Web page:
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Complaints on social media can prompt authorities to take action

Authorities act on the case of the driver whose engine went 'boom, boom' at 5 am every day

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Singapore – “A formal written complaint is all that is needed for an investigation to proceed,” said Facebook page , noting social media complaints weren’t ineffective.

On Thursday (Feb 4), ROADS.sg uploaded an update to a complaint filed against a driver whose engine went “boom, boom, boom at 5 every morning,” disturbing nearby residents.

The incident of the loud engine revving at a multi-storey carpark at Block 161A Meiling Street every morning was highlighted in the media on Jan 27. The between the driver and an individual asking him to be more considerate of nearby residents went viral online.

The SG Road Vigilante Facebook page reported on Feb 2 that the Land Transport Authority () had acted on the complaint. The noted they had received the concerned individual’s email on Jan 27.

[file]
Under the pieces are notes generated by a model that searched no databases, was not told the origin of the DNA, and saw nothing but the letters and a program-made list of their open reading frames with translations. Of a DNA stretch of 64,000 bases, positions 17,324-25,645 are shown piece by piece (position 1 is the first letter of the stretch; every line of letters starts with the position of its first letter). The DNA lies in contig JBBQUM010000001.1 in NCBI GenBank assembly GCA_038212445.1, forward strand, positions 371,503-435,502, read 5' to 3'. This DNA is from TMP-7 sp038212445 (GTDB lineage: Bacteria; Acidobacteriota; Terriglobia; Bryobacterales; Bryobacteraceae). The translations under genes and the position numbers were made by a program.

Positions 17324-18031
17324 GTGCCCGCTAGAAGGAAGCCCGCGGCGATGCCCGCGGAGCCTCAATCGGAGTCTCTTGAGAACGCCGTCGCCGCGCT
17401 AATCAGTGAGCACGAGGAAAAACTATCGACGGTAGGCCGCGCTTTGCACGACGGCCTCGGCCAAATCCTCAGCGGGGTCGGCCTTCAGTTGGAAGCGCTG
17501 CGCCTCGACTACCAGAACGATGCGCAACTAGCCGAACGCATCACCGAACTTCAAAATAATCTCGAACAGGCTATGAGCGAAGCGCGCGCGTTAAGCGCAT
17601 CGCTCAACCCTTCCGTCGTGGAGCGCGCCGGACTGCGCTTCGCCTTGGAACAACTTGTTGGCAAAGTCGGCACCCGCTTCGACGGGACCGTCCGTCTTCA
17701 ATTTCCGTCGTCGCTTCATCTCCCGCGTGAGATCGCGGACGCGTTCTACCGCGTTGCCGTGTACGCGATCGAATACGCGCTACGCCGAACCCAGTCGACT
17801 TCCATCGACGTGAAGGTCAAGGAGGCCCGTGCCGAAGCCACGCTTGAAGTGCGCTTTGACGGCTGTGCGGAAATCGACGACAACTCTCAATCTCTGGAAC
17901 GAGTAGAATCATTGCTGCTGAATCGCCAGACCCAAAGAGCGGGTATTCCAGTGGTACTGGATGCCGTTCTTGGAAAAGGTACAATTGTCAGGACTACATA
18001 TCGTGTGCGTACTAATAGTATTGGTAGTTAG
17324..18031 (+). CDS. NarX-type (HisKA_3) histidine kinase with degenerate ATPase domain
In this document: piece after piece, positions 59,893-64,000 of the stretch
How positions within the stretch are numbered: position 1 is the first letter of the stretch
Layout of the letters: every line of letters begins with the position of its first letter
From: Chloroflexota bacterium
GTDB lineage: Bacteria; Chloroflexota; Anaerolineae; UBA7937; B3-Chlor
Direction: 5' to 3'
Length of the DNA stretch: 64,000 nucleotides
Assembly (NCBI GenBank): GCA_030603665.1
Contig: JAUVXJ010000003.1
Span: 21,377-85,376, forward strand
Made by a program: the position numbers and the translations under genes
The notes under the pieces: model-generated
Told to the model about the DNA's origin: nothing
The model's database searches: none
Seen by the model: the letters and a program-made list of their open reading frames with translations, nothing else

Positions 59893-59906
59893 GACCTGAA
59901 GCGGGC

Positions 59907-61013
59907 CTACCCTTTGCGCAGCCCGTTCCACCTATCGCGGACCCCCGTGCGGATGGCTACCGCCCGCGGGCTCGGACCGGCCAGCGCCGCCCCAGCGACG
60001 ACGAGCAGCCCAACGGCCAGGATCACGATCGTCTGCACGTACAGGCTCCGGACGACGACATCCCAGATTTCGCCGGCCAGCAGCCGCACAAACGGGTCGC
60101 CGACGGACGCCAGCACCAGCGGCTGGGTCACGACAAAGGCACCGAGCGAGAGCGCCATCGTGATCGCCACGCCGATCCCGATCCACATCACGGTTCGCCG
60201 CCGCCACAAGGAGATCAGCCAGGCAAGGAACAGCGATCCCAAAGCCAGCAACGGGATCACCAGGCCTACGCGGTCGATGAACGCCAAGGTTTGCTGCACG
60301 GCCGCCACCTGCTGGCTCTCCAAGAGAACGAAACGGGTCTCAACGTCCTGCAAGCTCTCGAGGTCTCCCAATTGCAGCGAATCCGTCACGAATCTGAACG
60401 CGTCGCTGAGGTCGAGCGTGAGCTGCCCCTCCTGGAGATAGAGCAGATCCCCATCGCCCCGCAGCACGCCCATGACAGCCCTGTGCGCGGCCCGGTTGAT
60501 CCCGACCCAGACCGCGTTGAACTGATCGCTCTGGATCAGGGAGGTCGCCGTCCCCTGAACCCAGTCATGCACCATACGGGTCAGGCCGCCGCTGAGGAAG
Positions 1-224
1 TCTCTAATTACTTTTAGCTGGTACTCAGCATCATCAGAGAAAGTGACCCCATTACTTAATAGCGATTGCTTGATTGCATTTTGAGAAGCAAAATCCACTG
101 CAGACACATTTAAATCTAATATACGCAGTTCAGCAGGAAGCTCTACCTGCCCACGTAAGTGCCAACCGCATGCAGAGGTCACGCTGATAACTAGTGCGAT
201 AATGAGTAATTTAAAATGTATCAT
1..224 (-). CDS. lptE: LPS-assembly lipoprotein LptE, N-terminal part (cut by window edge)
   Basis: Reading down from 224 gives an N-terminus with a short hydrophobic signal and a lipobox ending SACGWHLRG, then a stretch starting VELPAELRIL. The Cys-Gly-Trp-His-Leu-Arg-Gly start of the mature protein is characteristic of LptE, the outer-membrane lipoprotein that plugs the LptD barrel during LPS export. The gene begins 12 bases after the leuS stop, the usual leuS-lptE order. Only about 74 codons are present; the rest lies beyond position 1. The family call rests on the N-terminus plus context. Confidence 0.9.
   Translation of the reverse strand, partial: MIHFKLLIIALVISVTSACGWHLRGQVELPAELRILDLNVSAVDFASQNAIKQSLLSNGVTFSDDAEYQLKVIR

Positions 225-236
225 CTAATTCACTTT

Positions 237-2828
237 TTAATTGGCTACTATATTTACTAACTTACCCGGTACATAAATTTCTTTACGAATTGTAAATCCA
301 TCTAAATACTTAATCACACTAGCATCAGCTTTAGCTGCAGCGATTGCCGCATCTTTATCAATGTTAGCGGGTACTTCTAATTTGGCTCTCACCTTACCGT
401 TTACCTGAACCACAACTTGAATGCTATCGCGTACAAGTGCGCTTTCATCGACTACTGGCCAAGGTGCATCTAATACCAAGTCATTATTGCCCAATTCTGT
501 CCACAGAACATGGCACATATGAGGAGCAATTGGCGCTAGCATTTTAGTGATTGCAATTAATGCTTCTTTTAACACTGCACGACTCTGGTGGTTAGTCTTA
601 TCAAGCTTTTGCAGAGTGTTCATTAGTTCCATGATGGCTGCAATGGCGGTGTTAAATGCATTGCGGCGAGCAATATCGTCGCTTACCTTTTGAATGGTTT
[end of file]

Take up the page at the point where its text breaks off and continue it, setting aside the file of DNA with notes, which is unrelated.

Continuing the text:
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“We wish to share that our enforcement officers have located the said vehicle; SGU9799B and enforcement action has been taken for exhaust-related offence. It will be subjected to an inspection in due course,” said the LTA.

Photo: FB screengrab/SGRV ADMIN

“Why you all complain posting in social media is of no use?” asked , referring to the LTA’s response. “Here is proof that authorities will take action if there is a need for it. A formal written complaint is all that is needed for an investigation to proceed.”

The post also mentioned the incident of being highlighted on social media last month as a result of the rainy period. “Immediately, mainstream news picked it up, and 90 per cent of the road were patched up in less than 30 days,” wrote ROADS.sg.

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“Our job is to highlight happenings related to road issues only,” it added. “We champion road safety, promote courtesy, encourage kindness and seek patience from all road users on our shared roads.”/TISG

Catch up on the news regarding the potholes and revving engine below.

Online community highlights potholes in Singapore

Online community highlights potholes in Singapore

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